Resistance exercising including weight lifting can strengthen the brain. Apparently weight training exercises produce a release of a special neuro-protective protein called Brain-Derived Neurotrophic Factor (BDNF). This is according to new study presented at annual meeting of the American College of Sports Medicine. Weight lifting exercise caused the release of this nerve protecting protein that helps to support the survival of existing neurons in the brain, and encourage the growth and differentiation of new neurons and synapses.
Researchers reported on a study of 20 college-aged men who were enrolled in a trial to determine whether repeated resistance exercise resulted in increased circulating BDNF after exercise. The study authors report that blood levels of the BDNF protein increased 32% from resting levels at 1 minute after exercise compared to the baseline levels. This study showed a robust and transient increase in circulating BDNF concentrations with weight lifting exercises.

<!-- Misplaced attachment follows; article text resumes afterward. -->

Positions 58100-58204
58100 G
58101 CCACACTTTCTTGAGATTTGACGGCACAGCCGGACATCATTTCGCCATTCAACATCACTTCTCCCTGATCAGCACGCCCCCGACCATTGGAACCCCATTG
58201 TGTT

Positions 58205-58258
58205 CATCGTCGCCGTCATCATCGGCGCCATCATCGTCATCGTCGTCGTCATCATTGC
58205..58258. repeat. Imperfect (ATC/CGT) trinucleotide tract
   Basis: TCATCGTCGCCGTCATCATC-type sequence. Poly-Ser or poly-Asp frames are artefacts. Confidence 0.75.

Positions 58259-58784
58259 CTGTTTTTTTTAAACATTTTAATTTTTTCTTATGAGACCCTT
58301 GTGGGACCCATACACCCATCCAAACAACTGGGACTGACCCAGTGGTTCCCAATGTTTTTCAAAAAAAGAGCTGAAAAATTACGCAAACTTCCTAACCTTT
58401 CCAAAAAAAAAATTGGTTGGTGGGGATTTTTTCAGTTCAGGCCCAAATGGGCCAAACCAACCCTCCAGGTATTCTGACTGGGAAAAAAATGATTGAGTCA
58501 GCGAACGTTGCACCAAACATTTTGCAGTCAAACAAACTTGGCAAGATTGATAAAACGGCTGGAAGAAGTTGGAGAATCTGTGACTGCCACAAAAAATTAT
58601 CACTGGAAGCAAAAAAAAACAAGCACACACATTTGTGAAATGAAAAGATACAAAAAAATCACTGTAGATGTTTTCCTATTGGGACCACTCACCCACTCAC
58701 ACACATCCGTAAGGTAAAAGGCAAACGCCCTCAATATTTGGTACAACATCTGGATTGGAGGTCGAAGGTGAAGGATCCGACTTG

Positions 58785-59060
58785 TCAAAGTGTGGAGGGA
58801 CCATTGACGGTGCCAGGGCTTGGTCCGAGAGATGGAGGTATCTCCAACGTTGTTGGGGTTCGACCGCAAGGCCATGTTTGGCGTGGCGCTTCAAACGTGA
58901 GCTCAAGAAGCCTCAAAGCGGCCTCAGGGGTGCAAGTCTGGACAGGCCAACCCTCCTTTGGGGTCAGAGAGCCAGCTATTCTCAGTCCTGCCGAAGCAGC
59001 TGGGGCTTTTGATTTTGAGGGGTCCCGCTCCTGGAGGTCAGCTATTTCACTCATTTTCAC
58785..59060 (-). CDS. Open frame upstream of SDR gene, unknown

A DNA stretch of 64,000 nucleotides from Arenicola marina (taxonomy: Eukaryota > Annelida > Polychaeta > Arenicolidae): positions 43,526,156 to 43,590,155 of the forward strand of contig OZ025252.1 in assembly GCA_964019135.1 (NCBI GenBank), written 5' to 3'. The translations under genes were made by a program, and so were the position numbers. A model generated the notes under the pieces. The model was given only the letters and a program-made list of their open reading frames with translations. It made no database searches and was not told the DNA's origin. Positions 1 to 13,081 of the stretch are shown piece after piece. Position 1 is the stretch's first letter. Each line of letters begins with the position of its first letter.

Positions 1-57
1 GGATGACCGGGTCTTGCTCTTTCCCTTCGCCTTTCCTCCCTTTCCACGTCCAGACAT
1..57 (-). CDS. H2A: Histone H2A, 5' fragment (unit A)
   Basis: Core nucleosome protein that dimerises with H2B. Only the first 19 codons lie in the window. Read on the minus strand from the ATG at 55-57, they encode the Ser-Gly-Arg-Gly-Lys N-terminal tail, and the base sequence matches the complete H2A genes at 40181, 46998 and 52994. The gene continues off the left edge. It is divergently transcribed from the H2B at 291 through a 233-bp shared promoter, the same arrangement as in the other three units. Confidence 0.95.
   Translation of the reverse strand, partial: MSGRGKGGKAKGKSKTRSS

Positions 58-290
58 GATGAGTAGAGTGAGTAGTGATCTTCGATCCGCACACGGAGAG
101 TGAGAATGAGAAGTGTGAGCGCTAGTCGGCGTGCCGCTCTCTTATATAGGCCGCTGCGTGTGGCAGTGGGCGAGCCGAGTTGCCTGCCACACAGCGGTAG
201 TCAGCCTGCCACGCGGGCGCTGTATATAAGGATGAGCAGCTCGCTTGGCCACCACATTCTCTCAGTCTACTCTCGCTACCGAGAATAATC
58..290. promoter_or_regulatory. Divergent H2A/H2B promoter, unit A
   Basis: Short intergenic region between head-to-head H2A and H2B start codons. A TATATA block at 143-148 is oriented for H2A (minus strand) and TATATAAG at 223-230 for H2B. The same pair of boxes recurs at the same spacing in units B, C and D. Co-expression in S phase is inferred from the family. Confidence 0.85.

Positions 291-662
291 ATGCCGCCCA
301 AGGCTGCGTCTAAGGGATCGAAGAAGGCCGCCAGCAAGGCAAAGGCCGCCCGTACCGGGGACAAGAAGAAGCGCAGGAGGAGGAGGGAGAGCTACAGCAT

The incidence of neurodegenerative diseases such as Alzheimer’s disease is lower in people who participate in regular exercise programs. This may be in part due to the beneficial affects of this neuro-protecting protein (neurotrophins).
Increasing the amount of these near protective (neurotrophins) proteins can have a positive effect on cognition, mood, emotions, and several other domains of brain function. Additional studies may focus on ways to maximize the release of these beneficial proteins.